Chemicals and drugs.
α-Actin, FITC-conjugated α-actin and MLC20 antibodies, C3 exoenzyme, and 8-Br-cGMP were from Sigma (St. Louis, MO); RhoA, RhoGDI, ROCK-II, MYPT1, pThr696-MYPT1, pThr18/Ser19-MLC20, horseradish peroxidase-conjugated secondary antibodies, and TR-conjugated secondary antibodies were obtained from Santa Cruz Biotechnology. Y 27632 was purchased from Biomol (Plymouth Meeting, PA). Gö 6850 (bisindolylmaleimide I) was from Tocris Bioscience (Ellisville, MO). Active ROCK-II and PKC were from Upstate.
Results are expressed as mean densities ± SE from three independent experiments. For the Western blot analysis, mean density and area for the band were calculated by using Image-Pro Plus 4.0 software (Media Cybernetics). Mean density was multiplied with the area to calculate relative density. The relative density for the protein of interest was normalized over α-actin densities. For the comparison of ASM, RSM, and IAS SMC the relative densities for IAS were adjusted to 1. One-way ANOVA followed by a Bonferroni post hoc test was used (P < 0.05) to calculate statistical significance.
Relaxation of SMC by inhibition of RhoA/ROCK.
To determine the role of RhoA/ROCK in the SMC toward basal tone in the IAS, we examined the effect of the RhoA inhibitor C3 exoenzyme. Incubation of permeabilized IAS SMC with C3 exoenzyme caused lengthening of IAS SMC in a concentration-dependent manner. In contrast to the SMC from the smooth muscle of the IAS, SMC from RSM and ASM showed no significant relaxation following RhoA inhibition (n = 4, Fig. 1A). Incubation of the IAS SMC with 10 μg/ml C3 exoenzyme produced 31.1 ± 3.3% relaxation of the SMC (n = 4, Fig. 1A). The SMC relaxation as a result of RhoA inhibition was comparable with that by ROCK inhibitor Y 27632 (10 μM), which produced 31.7 ± 3.2% relaxation of the IAS SMC (n = 4, Fig. 1B). Basal cell lengths of the freshly isolated IAS, RSM, and ASM SMC were 44.8 ± 2.9, 70.9 ± 3.4, and 60.1 ± 2.4 μm, respectively. SMC lengths did not change significantly following 24 h culture or permeabilization.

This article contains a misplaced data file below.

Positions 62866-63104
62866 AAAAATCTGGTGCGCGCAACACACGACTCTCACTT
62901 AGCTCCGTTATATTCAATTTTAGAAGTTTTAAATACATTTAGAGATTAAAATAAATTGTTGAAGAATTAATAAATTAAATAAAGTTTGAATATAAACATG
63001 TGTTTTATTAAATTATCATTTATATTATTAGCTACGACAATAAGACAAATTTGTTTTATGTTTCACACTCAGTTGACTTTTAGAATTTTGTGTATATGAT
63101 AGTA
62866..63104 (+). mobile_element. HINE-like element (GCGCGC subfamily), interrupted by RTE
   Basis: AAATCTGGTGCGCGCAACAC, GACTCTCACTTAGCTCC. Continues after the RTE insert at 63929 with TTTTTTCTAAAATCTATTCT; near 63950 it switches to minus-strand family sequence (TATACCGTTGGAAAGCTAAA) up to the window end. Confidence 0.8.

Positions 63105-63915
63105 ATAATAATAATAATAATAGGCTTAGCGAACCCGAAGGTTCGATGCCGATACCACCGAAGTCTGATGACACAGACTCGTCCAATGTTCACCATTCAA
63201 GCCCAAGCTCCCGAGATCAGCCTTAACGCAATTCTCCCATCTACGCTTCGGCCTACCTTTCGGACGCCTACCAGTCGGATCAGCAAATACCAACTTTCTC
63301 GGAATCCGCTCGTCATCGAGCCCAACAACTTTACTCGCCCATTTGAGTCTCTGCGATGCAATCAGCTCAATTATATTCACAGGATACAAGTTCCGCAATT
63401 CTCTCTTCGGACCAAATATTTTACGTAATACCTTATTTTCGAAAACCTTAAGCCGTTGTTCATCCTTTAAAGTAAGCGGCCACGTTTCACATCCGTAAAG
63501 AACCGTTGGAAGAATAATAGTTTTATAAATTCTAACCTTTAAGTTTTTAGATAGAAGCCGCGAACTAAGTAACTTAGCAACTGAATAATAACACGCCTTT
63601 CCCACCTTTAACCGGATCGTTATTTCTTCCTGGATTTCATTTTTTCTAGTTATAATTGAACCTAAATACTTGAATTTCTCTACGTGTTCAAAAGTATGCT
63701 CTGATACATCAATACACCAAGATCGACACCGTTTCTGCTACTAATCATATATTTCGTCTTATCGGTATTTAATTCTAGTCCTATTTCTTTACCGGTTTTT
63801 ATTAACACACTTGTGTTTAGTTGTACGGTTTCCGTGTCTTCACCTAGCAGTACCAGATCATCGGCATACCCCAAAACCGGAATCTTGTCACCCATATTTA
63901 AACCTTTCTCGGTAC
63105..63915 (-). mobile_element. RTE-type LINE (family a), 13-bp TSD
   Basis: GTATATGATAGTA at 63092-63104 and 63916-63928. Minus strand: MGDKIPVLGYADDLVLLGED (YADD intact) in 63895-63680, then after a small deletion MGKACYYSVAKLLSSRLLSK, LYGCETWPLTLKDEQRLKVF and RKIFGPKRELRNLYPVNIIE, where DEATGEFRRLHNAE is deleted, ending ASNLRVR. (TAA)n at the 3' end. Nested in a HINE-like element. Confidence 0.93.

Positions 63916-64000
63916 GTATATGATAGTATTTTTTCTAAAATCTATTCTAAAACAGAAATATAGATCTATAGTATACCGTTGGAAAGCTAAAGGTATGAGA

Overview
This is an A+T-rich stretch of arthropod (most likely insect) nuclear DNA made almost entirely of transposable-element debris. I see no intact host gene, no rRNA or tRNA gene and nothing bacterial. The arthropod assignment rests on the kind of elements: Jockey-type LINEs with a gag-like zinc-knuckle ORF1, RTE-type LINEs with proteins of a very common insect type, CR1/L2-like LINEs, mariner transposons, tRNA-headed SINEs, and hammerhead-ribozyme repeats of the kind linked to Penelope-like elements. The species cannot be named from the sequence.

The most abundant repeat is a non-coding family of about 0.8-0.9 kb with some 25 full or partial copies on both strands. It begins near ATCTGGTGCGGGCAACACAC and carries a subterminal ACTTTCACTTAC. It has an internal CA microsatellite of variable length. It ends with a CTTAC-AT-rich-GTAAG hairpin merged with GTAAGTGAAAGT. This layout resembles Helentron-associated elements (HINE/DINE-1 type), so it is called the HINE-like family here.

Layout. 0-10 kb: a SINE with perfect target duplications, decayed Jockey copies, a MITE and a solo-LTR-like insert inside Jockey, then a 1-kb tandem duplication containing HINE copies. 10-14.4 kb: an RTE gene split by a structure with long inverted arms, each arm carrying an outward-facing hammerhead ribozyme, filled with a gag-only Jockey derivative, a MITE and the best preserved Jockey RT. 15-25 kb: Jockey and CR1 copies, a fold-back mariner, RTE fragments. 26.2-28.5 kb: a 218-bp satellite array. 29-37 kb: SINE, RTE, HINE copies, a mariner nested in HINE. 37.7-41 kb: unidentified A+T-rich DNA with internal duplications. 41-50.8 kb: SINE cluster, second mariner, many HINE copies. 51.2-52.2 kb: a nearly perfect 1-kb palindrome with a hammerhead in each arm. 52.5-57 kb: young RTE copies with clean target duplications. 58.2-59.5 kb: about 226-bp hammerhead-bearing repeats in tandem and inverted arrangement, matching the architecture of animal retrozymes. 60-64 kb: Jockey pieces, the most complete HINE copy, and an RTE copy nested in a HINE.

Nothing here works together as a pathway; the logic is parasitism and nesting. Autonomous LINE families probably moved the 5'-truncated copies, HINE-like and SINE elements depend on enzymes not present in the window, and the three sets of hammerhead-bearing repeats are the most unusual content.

Contraction of IAS SMC by ROCK-II.
To directly examine the role of ROCK in the SMC contraction, we determine the effect of ROCK-II injected directly within the IAS SMC. Active ROCK-II by itself caused a concentration-dependent contraction of the IAS SMC (n = 4, Fig. 2A). A concentration of 30 nM caused maximal contraction (20.4 ± 1.38%) of the SMC. Direct addition of ROCK-II (30 nM for 10 min) restored C3 exoenzyme-induced lengthening of the IAS SMC (n = 4, Fig. 2B).